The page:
Stories about Software


Value Prop Workshop: A “State Matrix Audit”

Alright, let’s try something new for this week’s reader question.  As regular readers know, I do a “you asked for it” column where I answer reader questions.  But lately, I’ve been getting a specific form of questions.

People ask for help with their free agent/moonlighting value propositions.  Sometimes, these requests even involve offering to pay me some sort of hourly consulting rate.

Well, since I don’t do B2C consulting, and since I do have a blog to write, I’ve decided to start using these requests as fodder for blog posts.  My hope is that some examples round out various posts that I do on the subject.

So here’s what I’ll do.  If you have nascent ideas on positioning and value propositions and want feedback, hit me up via email (erik at daedtech) or on Twitter or something.  Let me help with your positioning ideas.

I haven’t yet fully worked out the best format for this, obviously, but I figure we can iterate.

The Value Proposition

Alright, let’s get down to business.  Here’s the first idea for a value prop that a reader sent to me.

I sell State Matrix Audit to small dev teams.

My ideal client is a team that built an app which works most of the time. But the devs or the management want to be sure it is correct and has [high availability]. My contribution is to audit the tech stack and application code and provide a report – which sequences of failures would lead to error states (downtime, data loss, etc). Along with estimated recovery times, automation suggestions, stack tweaks, etc.

I have a great track record of doing just this as a salaried employee and am thinking about converting this into a consultancy company of one.

The request was some help in refining this value proposition.  So let’s dive into this.

There’s a Lot to Like Here

First of all, let me address the state of the current prospective value prop.  And, I think it’s a relatively strong one on its face.  There’s a lot to like here.

The first favorable thing is that this sits in the realm of road-mapping.  In a post I wrote some time back, I talk about four phases of problem solving.

  • Diagnosis of a problem.
  • Prescription of a therapy.
  • Application of the therapy.
  • Re-application/maintenance of the therapy.

The further left (up?) you move with this, the more you’re perceived as an expert.  This means higher rates, better treatment, more demand, and generally a better life.  One of the problems with miscellaneous app dev is that it tends to sit squarely in the third bucket (with the first two often given away for free and called “discovery.”)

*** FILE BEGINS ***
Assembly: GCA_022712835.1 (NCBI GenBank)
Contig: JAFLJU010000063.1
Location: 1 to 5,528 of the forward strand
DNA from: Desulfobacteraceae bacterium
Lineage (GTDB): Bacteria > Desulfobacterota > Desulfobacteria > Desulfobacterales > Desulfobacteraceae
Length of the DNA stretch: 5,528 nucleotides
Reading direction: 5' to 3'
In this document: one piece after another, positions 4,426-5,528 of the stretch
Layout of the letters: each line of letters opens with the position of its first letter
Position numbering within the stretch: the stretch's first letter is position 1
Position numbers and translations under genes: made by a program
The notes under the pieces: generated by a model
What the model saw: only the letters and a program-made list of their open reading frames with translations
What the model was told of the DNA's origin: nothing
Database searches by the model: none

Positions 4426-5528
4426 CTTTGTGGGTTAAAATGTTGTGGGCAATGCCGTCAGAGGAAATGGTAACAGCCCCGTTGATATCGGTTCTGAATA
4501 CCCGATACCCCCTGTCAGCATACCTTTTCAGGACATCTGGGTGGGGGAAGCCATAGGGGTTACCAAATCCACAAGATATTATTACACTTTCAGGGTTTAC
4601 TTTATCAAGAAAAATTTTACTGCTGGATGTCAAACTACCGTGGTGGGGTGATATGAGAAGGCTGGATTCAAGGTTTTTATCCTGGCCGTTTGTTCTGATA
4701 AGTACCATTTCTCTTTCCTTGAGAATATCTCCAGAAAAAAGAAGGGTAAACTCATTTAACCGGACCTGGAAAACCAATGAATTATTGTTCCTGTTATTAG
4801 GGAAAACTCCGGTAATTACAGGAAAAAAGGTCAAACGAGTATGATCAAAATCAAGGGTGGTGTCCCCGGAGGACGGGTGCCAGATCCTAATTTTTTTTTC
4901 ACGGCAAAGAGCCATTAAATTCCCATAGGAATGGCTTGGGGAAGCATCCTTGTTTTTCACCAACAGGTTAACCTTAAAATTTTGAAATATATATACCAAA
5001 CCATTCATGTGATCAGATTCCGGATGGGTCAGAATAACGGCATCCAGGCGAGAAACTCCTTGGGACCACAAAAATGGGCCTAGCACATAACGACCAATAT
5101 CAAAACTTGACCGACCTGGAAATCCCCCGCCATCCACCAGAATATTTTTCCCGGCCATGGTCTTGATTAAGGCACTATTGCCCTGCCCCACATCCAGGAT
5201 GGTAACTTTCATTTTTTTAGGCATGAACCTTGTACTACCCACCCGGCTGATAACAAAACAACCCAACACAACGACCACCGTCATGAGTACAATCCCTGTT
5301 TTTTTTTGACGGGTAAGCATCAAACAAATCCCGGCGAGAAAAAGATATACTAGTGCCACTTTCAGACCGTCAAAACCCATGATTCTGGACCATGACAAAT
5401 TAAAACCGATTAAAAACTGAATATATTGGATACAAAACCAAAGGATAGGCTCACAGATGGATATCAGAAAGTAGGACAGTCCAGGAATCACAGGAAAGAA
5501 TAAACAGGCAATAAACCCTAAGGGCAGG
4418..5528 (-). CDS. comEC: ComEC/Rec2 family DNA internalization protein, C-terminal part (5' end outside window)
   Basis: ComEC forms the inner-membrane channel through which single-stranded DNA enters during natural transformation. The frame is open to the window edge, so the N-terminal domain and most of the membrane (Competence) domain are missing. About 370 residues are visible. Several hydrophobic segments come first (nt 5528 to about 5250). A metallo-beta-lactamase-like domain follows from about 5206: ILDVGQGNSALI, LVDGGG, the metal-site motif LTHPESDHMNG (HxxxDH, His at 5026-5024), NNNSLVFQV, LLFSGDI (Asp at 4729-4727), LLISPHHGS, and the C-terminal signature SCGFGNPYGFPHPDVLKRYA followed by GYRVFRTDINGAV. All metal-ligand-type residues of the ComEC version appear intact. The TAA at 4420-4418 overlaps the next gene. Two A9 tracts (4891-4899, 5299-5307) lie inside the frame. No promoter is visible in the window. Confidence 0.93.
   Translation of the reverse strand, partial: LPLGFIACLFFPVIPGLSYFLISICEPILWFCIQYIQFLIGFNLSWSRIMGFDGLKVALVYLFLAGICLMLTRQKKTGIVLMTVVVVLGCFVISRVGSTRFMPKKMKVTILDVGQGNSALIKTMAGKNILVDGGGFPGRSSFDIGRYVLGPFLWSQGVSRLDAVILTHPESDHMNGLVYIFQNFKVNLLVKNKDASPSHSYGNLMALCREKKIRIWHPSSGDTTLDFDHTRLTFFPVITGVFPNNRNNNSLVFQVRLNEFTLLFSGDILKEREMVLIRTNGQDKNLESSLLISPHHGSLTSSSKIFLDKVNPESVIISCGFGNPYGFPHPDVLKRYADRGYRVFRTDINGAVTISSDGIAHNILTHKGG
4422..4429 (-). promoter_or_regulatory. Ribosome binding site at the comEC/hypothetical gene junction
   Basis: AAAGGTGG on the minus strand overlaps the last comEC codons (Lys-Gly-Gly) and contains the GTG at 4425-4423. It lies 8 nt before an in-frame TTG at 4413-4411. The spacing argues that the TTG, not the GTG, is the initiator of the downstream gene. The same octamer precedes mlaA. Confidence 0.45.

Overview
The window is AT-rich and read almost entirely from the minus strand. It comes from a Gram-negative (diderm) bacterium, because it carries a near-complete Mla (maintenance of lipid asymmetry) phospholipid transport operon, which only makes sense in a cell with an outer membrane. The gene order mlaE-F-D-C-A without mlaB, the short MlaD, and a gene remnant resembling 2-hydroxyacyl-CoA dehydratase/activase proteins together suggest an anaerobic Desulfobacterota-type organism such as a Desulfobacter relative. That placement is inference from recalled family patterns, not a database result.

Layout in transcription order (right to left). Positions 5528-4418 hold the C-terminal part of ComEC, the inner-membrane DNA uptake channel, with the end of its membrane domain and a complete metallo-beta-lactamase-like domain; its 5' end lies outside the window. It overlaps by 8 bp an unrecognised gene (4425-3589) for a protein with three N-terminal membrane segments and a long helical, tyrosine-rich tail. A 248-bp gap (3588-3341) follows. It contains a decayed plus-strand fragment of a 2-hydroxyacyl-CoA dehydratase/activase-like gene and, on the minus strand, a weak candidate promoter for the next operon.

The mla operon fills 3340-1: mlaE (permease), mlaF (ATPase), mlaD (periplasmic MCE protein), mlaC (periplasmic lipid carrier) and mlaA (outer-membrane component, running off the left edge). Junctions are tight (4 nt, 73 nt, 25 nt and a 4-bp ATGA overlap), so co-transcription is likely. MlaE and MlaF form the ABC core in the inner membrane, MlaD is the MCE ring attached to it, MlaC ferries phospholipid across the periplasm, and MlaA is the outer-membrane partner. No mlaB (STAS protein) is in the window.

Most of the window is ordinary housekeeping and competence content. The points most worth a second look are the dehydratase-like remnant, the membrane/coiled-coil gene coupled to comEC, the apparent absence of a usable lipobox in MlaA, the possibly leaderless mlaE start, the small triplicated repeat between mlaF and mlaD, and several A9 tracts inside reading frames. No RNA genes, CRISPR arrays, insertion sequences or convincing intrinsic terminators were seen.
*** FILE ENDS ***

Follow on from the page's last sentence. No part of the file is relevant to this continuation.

We don’t have that problem here.  This is diagnosing and prescribing therapy.

There’s also a clear appeal to the people within the organization that hold the purse strings.  People in leadership have a definite interest in acquiring knowledge ahead of time when it comes to potential outages, errors, etc.  It also helps that you offer remediation.

This is the core of something good.

Where You Might Struggle

Let’s now look at the flip side.  I’m going to put myself in a role that I’ve previously occupied — IT leadership — and imagine my own response to this pitch.

If I were feeling short on attention or cynical (or just like a mean human being), I might snarkily respond to this with “oh, so you’re a software developer?”  Point being, just about any software developer in the world can:

  1. Offer an opinion on the app and whether it has high availability.
  2. Offer an opinion on the tech stack.
  3. Point out possible failure vectors and what should be done.

Now, as a manager (particularly if my team’s app has a history of flakiness or bad code), I might need your services.  And, if you offer me a series of glowing references and past work case studies, I might believe fully that your offer is just what I need.

But think of the optics.  Your hire is, in effect, me telling my team through actions “welp, I think you all suck, so here’s an outsider with a similar background who I’ll listen to instead of you.”  It’s not exactly a recipe for a high-morale situation, even if you do deliver what you promise.

With both the good and potential bad in mind, let’s look at some refinement ideas.